SG: (Standing Granted) Although completion of normal requirement is not possible, a sufficient level of performance has been attained to warrant, consistent with the best interests of the student, the granting of standing for the course or subject and grade. Standing Granted may be used in cases of serious illness, hospitalization, late entry or early leaving, but may only be granted by an adjudication process authorized by the administrative officer in charge of the school. 

TS: (Transfer Standing) May be granted by the administrative officer in charge of a school on the basis of an examination of records from an institution other than a school as defined in the School Act. Alternatively, the administrative officer in charge of a school may assign a letter grade on the basis of an examination of those records. 

F: (Failed) may only be used as a final grade if an I (Incomplete or In Progress) grade has been previously assigned and a plan of assistance has been completed, or if the student is in the final year of an educational program. 

1.6.2 In Grades 9, 10, 11 and 12, both the percentage and the appropriate letter grade (as per the following table) shall be shown on the report card.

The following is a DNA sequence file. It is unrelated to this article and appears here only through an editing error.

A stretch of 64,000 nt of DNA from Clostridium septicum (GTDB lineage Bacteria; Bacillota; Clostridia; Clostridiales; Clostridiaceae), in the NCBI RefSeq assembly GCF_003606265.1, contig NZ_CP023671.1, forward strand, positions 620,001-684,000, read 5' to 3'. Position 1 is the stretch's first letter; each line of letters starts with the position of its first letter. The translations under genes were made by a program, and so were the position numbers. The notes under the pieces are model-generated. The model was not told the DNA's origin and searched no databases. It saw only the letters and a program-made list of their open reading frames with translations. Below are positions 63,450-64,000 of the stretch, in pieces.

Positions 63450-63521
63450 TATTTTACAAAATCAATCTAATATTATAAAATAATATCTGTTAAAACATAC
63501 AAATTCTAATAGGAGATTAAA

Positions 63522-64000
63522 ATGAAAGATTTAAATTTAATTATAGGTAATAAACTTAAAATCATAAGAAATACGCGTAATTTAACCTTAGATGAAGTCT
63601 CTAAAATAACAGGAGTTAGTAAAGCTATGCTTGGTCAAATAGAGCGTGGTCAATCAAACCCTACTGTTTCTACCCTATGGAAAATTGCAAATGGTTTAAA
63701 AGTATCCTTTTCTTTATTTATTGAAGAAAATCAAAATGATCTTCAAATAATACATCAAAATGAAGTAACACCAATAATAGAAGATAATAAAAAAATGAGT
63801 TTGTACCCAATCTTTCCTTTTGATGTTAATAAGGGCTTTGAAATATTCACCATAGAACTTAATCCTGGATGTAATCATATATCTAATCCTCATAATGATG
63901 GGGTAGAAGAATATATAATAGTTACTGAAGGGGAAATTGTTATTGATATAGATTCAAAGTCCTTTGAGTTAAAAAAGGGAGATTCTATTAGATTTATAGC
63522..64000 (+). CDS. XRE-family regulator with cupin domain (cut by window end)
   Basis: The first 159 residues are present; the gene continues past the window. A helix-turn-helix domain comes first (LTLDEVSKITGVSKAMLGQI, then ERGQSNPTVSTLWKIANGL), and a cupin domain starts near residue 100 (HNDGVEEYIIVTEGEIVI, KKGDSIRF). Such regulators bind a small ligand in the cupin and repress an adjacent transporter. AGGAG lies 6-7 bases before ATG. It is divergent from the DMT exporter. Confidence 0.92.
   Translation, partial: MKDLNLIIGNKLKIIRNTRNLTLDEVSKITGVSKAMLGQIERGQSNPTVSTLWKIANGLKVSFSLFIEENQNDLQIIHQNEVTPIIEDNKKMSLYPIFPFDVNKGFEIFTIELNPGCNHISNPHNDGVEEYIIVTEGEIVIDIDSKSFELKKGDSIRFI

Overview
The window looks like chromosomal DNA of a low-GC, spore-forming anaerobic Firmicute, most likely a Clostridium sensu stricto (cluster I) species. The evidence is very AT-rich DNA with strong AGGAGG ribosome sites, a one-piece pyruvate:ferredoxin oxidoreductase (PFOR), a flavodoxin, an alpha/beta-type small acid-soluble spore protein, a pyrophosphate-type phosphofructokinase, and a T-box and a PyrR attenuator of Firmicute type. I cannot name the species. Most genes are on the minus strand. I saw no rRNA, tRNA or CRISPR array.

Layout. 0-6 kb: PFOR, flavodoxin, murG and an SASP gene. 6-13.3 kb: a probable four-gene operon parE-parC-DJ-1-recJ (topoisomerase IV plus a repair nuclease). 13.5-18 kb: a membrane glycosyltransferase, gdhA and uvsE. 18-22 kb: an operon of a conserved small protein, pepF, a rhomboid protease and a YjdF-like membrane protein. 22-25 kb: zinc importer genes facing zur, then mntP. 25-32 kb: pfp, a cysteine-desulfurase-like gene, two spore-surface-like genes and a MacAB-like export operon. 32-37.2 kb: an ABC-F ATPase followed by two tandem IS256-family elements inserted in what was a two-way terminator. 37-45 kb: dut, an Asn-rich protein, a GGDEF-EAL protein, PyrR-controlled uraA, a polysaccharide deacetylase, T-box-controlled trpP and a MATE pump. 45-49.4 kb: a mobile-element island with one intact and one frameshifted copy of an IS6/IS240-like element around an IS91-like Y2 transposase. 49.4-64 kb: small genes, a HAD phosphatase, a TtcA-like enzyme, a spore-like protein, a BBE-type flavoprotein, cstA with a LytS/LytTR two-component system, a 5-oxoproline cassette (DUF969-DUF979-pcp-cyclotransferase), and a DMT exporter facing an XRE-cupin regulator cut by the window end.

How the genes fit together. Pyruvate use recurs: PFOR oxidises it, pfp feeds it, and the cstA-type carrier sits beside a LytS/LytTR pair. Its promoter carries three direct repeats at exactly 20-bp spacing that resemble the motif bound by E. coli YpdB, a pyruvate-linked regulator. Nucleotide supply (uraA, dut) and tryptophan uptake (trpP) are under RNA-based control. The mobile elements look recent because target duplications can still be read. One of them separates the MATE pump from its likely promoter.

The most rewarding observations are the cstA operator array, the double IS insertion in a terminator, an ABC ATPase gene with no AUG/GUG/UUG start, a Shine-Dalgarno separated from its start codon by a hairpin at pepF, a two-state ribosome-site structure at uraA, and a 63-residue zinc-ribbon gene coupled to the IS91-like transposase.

A: 86-100% 
B: 73-85% 
C+: 67-72% 
C: 60-66% 
C-: 50-59% 

1.6.3 The successful completion of a course numbered 9, 10, 11 or 12 requires a minimum of a C-grade. 

2. Student with Special Needs

2.1 Students with a designated as special needs will receive letter grades only in those courses where they are capable of meeting curricular standards. Their reports will take the form of structured written comments in reference to the outcomes stated in their Individual Education Plans (IEP).

3. English Language Learners

3.1 For those students who are incapable of meeting curricular standards due to a language barrier, the report card will take the form of structured written comments based on that student’s Annual Education Plan (AEP). Letter grades need not be given. However, letter grades may be given for subjects in which the student is capable of meeting the standards.

4. Responsibility for Procedures - Procedures related to this policy may be changed with the approval of the Superintendent of Schools.

4.1 A principal may seek exemption from these guidelines through formal written request to the Superintendent of Schools. Such exemptions will be granted based on the following criteria:
• The proposed practices are research-based
• The group of teachers have ben appropriately consulted and are in full support of the practice
• The parent community, through the SPC, has been fully consulted and there is general support for exemption.

Appendix


AP 303-1 Action Plan for 'I' Letter Grade

Reference


AP 112 – Student Data – Storage and Retrieval

Reporting Student Progress Policy and Practice

(Last Revised: June 2019)

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Reporting (Report Card)